Branding, however, isn’t just about looks – it’s also an experience. The first impression (and the long-term one that results from following respective social media channels, dealing with customer service staff, and using the actual products and services) is paramount to how you will perform in a competitive market. Designing and cultivating your ideal first impression will take time, and require you to examine how your business is perceived at every imaginable consumer touch point – but it will increase the likelihood of your brand coming across in the right light. Get feedback from your target audience and also people who know nothing about your industry. Amplify the positive impressions and rectify any areas of confusion or inconsistency!
4 – KEEP IT CONSISTENT
Do you have Photoshop templates for your social media? Is your website copy written in the same tone of voice as your blog posts?
While it’s true each marketing channel needs its own strategy, keeping the look of your brand consistent at every consumer touch point is pivotal for communicating a unified brand message. Why is this important? Because you can spend hours, weeks, months, years deciding on the design and ethos behind creating your perfect company, but without consistency, your brand’s values may dilute and deteriorate.
Some examples of visual brand consistency would be applying the same filter to your Instagram imagery or using the same font type across all visual platforms. It creates cohesion so that if a customer follows you on Facebook instead of Instagram, they still get the same story.
We’ve been following Camps Bay Girl in particular for a while now, and while we’ve never met her in person, we perceive her and her travel blog to be of the utmost quality and sophistication. She creates a true sense of wanderlust that has us regularly checking Skyscanner for cheap flights to South Africa, among other countries. Over time, she has shaped our perception of her and her travel knowledge with consistent imagery. We now recognise her blog as the outstanding resource for all things Cape Town and beyond.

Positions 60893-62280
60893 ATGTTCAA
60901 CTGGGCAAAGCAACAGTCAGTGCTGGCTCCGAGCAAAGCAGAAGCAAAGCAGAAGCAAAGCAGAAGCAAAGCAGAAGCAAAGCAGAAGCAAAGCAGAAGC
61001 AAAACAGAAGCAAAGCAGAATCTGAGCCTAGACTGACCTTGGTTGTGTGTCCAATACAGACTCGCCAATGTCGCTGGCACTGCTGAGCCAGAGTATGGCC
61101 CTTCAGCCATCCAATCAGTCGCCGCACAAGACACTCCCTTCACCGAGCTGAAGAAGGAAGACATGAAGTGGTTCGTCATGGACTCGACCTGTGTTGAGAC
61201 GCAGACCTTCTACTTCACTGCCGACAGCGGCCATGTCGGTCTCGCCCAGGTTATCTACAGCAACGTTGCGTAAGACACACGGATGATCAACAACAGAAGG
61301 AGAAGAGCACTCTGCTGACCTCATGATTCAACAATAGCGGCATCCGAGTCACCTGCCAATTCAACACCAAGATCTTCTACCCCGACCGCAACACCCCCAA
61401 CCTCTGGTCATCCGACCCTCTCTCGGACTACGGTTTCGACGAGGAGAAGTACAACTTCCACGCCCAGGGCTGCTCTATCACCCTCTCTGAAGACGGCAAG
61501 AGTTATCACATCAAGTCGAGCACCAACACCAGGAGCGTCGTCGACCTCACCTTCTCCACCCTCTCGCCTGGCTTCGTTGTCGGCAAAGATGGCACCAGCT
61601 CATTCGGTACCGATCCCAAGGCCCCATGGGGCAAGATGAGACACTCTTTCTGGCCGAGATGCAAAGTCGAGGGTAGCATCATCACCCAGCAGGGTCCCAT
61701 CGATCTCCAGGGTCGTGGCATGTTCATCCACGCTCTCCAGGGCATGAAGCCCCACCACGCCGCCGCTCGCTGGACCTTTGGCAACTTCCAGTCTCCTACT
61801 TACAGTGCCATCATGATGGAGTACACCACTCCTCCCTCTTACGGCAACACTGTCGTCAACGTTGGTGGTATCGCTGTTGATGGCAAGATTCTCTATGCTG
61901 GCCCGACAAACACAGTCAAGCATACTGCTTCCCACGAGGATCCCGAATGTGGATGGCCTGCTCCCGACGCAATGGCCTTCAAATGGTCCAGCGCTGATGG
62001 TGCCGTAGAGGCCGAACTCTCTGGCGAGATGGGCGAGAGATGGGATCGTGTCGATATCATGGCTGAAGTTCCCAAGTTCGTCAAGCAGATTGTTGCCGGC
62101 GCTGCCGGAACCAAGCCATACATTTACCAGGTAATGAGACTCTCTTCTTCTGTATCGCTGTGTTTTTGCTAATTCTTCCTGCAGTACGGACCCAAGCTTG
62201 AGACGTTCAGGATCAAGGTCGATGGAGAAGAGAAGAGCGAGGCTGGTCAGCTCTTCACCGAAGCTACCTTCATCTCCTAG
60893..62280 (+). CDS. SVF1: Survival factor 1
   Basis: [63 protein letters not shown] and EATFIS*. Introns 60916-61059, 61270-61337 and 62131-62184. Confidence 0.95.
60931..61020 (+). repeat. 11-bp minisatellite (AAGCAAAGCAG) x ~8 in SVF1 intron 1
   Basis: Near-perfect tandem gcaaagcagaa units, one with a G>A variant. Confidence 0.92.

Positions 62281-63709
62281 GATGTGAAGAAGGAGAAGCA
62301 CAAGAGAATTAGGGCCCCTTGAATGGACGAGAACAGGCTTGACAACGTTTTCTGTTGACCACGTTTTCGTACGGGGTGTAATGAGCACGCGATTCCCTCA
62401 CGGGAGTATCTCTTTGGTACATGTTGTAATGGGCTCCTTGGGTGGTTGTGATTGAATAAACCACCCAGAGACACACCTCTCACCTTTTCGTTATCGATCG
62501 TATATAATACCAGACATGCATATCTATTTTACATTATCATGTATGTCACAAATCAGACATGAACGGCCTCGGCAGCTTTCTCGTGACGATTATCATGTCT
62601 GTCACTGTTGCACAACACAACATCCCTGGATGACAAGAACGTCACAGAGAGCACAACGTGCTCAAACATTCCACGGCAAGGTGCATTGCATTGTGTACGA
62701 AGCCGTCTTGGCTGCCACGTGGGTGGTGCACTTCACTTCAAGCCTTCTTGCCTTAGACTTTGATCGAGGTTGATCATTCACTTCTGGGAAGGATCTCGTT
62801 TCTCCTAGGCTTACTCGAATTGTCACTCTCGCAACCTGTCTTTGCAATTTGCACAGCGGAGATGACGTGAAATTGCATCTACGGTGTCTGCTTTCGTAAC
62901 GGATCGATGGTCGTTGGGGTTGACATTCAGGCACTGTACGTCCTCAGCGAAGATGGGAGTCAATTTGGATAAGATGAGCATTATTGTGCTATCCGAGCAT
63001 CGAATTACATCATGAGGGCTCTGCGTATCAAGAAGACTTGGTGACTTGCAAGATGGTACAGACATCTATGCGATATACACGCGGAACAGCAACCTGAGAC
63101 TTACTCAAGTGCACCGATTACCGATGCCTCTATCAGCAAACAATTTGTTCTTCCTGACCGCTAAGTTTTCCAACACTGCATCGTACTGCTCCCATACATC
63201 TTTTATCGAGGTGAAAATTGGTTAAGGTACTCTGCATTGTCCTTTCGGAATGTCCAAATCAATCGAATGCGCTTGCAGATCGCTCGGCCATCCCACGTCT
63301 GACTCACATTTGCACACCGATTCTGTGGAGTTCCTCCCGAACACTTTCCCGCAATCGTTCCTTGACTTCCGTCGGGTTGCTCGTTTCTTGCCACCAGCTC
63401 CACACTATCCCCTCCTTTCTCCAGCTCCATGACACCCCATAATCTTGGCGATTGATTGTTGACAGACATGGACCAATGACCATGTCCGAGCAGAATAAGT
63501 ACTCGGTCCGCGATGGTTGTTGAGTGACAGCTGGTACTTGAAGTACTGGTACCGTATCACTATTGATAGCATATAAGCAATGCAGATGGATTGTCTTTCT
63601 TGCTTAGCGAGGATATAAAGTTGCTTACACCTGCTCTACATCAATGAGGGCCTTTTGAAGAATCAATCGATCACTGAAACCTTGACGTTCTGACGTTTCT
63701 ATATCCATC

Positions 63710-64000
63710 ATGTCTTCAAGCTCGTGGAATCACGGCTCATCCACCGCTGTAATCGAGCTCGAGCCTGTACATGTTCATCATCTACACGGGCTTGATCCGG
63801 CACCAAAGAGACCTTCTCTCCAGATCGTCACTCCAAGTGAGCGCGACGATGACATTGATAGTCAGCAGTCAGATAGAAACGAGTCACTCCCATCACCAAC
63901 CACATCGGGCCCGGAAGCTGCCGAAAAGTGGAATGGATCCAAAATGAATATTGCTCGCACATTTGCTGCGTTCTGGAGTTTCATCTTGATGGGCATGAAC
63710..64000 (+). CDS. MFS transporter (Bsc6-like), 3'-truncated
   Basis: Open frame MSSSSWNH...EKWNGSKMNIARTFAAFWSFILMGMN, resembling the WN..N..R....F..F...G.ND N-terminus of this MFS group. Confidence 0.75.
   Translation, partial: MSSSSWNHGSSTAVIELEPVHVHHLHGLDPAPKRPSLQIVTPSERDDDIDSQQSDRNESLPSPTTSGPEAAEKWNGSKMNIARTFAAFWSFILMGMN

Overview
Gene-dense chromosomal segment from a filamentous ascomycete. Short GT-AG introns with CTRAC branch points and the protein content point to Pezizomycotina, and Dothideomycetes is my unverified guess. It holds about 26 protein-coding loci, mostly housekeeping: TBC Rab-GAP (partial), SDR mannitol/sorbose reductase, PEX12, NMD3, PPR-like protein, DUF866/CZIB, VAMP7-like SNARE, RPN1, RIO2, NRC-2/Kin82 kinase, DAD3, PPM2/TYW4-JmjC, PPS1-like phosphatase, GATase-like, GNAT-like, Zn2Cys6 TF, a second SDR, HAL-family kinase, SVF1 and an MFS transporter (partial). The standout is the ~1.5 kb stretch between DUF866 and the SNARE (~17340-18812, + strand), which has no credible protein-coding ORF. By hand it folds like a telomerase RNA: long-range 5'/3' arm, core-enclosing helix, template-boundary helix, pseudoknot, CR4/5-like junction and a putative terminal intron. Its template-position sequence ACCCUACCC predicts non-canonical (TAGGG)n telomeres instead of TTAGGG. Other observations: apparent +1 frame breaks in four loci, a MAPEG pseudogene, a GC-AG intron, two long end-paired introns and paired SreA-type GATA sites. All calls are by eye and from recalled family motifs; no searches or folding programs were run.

5 – BE AUTHENTIC
Are you practising what you preach? Does your product or service satisfy all the needs it claims to?
The consumers of today are smarter and savvier than anything we’ve ever seen before. Research processes form large chunks of their purchasing behaviour, and it’s important to stay as transparent as possible in every aspect of your business to avoid being stung. We offer reputation management services and have witnessed some fairly ugly stuff when brands have been caught out in a lie, or even in honest mistakes – the general public are unforgiving in nature when parting with their hard earned cash comes into the equation!
Stay vigilant and true to yourself. You can’t be the expert in everything – pick a niche and make it your own instead of stretching yourself to thin by casting a wider net. For example, a strategic brand consultant’s bio might look something like this:
“If you’re looking for quick fixes to your marketing muddles I’m NOT the man for you. I’m in my element when I can get underneath the skin of a business, and identify the hidden charisma of a brand.”
Instead of coming across available for business, he’s dictating the environment in which he (and suggestively others) should operate in order to get the most out of their marketing endeavours.
Did these 5 snackable tips help? We certainly hope so.